It’s easy to get swept up in the excitement of buying a home. Once you’ve had an offer accepted on your dream house, you’ll probably be anxious to move in. However, before you make a significant financial commitment, it’s best to know exactly what you’re buying.
When you hire a home inspector, you get a professional, in-depth examination of the property’s structures and systems. It’s a worthwhile investment that can save you money in the long run, either by warning you away from a bad purchase or by providing a list of deficiencies you can use to negotiate with the sellers.
The inspector’s report will also list minor repairs that, if made, will help to maintain your home over the long term. Additionally, a good inspector can often predict the standard life expectancy of your roof, HVAC, and other big-ticket items so you can start planning for their eventual replacement.
However, many buyers make mistakes during the inspection process that cost them time and money and lead to unnecessary stress. Avoid these eight common buyer blunders to minimize your risk, protect your investment, and give yourself peace of mind and confidence in your new home purchase.
MISTAKE 1: Skip Your Own Inspection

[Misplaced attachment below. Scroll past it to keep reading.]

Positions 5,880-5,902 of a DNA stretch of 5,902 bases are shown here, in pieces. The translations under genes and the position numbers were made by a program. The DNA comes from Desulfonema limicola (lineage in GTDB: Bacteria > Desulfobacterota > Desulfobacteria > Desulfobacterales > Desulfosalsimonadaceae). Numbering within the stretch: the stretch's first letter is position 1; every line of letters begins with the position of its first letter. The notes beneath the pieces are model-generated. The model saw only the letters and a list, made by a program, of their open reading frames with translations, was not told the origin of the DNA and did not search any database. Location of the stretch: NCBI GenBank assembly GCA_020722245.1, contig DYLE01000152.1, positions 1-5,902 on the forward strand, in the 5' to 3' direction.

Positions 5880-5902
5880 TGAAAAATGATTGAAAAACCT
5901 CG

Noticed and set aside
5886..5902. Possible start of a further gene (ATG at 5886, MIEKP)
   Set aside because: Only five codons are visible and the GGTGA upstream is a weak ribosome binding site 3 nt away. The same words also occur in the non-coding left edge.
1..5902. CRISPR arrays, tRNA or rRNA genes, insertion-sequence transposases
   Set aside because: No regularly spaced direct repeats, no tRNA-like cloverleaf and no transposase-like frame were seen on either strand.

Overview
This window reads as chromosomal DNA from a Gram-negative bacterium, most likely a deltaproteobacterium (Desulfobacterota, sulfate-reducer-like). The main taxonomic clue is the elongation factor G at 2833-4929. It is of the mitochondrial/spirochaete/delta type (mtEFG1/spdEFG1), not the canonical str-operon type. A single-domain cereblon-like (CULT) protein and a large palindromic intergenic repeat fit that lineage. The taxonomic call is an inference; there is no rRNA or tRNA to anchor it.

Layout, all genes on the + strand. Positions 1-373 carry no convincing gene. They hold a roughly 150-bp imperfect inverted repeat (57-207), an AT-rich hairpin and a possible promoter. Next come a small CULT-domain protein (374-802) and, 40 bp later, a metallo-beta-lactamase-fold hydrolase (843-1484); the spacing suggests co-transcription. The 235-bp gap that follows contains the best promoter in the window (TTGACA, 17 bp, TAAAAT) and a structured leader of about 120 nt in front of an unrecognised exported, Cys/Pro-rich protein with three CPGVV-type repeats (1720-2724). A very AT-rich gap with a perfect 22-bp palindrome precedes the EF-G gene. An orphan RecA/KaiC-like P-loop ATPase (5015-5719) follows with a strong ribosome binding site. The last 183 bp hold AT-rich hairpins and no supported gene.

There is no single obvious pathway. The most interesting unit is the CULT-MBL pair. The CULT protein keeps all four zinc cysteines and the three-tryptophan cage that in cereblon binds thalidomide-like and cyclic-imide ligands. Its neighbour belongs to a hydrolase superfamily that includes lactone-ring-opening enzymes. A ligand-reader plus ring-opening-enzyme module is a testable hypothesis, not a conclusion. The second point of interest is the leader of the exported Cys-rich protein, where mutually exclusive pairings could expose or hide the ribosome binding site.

Many buyers rely on their home inspector to point out issues with the property. However, by conducting your own visual assessment before you submit an offer, you can factor expected expenses into the offer price. Or, if you suspect major problems, you may choose to move on to a different property altogether.
Examine the walls and ceilings. Are there suspicious cracks, which could point to a foundation issue? Any discoloration? Yellow spots can indicate water damage, while black spots are typically mold. If there’s a basement, look for powdery white deposits along the walls and slab, which can result from water seepage.1
To assess the plumbing, start by turning on a bathroom sink or tub, then flushing the toilet. Check for a drop in water pressure or a gurgling sound coming from the pipes. You can also try running the water in sinks and tubs for several minutes to test for drainage issues. Peak underneath sinks to spot signs of leaks or drain pipes that go into the floor instead of the wall.1
Look for fogged or drafty windows, which may need replacing. Examine the roof for signs of cupped, curled, or cracked shingles. Check siding, decks, and other wooden structures for evidence of rot.